The Hungarians capitulated and turned on the Germans who suddenly had the additional task of fighting their former allies who were armed with German equipment. It was very hard all around because there were many Hungarian units who hated the Russians and still were loyal to the Germans. It made formulating battle plans very tricky. Germans could never trust the Hungarians and never knew when they were going to be stabbed in the back and in fact, many turncoats killed Germans in their barracks or lead Russians through the sewers to assault the Germans from behind. At the same time there were a large number of Jews imprisoned in Budapest and used as slave labor. Much is said about the brutality of the Germans, but the Hungarians were worse. At one point, the leader of the Jewish prisoners actually appealed to the Germans for relief from the Hungarians. 

As spring arrived, the Germans completed their battle plans and attacked strong Russian positions. The weather worked against the Germans and despite superhuman efforts, the first attack failed. The Russians stepped up their attacks on the city while inside the German defenders waited for relief that would never come. The city was in flames, people were eating their pets, water was drawn directly from the river for drinking and firefighting as the water mains were destroyed. The Germans launched a second attack. This time the terrain was even worse, the snow had melted and everything was mud. The Germans were forced to use roads already registered by Russian artillery. The second biggest tank battle in history was fought outside the city, but the Germans, short of artillery support, air support and gasoline, had to retreat once again.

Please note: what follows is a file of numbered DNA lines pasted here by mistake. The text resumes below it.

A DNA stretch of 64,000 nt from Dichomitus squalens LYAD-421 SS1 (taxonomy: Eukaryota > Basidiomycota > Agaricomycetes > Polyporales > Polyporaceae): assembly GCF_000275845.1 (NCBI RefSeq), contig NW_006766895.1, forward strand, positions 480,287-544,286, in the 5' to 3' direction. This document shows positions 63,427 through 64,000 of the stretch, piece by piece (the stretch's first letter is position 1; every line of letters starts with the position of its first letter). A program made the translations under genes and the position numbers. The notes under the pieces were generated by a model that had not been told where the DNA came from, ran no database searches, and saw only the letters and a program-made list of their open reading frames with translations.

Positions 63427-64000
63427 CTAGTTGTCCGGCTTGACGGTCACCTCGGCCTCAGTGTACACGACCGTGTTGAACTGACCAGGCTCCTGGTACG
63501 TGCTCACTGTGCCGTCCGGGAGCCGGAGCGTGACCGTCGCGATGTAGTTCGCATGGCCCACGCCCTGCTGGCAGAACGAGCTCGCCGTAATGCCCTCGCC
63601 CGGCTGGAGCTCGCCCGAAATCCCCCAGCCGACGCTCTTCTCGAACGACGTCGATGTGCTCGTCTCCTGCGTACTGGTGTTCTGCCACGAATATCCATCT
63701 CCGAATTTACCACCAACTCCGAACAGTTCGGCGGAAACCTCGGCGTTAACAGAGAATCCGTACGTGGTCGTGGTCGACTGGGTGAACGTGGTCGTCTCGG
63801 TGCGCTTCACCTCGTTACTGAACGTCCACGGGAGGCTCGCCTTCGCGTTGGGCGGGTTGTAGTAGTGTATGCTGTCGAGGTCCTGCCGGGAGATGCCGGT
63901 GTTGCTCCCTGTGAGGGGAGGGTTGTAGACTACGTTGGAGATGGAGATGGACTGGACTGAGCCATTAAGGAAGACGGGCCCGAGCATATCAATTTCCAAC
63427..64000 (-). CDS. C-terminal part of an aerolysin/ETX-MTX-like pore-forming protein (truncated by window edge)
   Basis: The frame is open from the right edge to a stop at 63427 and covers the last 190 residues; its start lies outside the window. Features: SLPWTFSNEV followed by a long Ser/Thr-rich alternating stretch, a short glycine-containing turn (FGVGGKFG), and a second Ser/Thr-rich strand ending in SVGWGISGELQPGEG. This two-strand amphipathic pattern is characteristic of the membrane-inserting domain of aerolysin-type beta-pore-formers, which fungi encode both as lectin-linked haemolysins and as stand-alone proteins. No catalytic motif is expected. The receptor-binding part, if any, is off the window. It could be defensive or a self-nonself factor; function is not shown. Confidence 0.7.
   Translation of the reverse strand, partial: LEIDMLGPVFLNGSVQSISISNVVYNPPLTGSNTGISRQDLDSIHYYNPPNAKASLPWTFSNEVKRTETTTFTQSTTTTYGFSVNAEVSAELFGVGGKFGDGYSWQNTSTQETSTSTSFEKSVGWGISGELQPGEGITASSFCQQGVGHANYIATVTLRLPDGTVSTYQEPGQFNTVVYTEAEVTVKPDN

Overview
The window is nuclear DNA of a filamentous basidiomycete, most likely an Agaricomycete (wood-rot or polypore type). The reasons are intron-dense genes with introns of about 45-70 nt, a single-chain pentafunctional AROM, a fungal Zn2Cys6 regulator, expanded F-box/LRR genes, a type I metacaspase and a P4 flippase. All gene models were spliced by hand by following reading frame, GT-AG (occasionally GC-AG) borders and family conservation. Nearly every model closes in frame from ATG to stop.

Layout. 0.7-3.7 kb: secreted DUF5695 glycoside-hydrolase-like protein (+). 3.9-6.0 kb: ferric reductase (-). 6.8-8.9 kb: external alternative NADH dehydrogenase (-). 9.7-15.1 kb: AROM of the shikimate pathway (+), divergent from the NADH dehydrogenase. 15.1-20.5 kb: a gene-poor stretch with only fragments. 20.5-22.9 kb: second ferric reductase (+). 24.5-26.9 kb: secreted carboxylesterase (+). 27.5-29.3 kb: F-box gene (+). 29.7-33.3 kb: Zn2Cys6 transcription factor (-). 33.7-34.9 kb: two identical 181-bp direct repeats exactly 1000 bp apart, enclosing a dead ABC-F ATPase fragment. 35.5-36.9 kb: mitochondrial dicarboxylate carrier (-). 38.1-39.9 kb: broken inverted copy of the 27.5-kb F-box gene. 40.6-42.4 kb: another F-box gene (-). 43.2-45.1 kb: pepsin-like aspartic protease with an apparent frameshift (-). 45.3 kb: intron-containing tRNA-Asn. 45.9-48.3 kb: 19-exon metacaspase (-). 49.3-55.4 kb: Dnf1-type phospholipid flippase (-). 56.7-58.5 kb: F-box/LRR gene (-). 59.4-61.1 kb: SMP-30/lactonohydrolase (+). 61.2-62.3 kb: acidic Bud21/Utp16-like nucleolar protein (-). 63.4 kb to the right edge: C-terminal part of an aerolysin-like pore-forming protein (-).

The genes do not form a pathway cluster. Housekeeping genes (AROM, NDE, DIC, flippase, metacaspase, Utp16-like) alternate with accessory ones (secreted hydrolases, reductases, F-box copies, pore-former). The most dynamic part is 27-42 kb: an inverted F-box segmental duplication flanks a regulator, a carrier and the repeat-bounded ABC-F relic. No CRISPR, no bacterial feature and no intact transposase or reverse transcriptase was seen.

The German high command appealed to Berlin, stating that it was fruitless and that they could not continue. Hitler ordered another attack. The German 6th Army made one more valiant attempt and got within about 12 miles of the city before being stopped. The defenders could hear the furious fighting outside the city and organized for a breakout, but the relief attack failed yet again. The Germans had to pull back behind Lake Balaton. The commander of the German garrison in Budapest radioed Berlin that the ability to continue the defense of the city was no longer possible, and then he shot himself. A few strong German units assembled and tried to fight their way out of the city. They were all killed or captured within a few days. The 6th Army was broken, and without the city as a block against the Russians had to fall back quickly to keep from disintegrating. The Russians followed up with sharp, vicious attacks as the Germans retreated into Vienna, one of the most beautiful cities in Europe. The civilian population up to this point had been largely ignorant of the scale of the drama occurring not far from them, and had escaped the destruction and privation experienced elsewhere in the Reich, and so it was with a major shock that they suddenly found themselves on the front lines. The Russians moved into what they saw as German territory with expected viciousness. The Germans divided Vienna into defensive quarters and planned to make a last stand, but before the final Gotterdamerung, the war ended and the 6th Army surrendered for the third and final time in 3 years. Four hundred and fifty thousand men were marched into captivity. Less than half would ever come home. 

In the West we don't hear much about the Battle for Budapest because the Russians were very stingy with that kind of information after the war, and there are very few books on the subject. Only recently has significant information about the battle become available, and the scale of death and destruction visited by both sides, with an entire urban population caught in the crossfire. The Battle for Berlin reflects the worst of Stalingrad and Budapest with more casualties, but it was for a shorter period of time. It's true that Berlin may have been the most horrific and bloodiest battle of all time, but the tragedy surrounding Budapest should not be forgotten.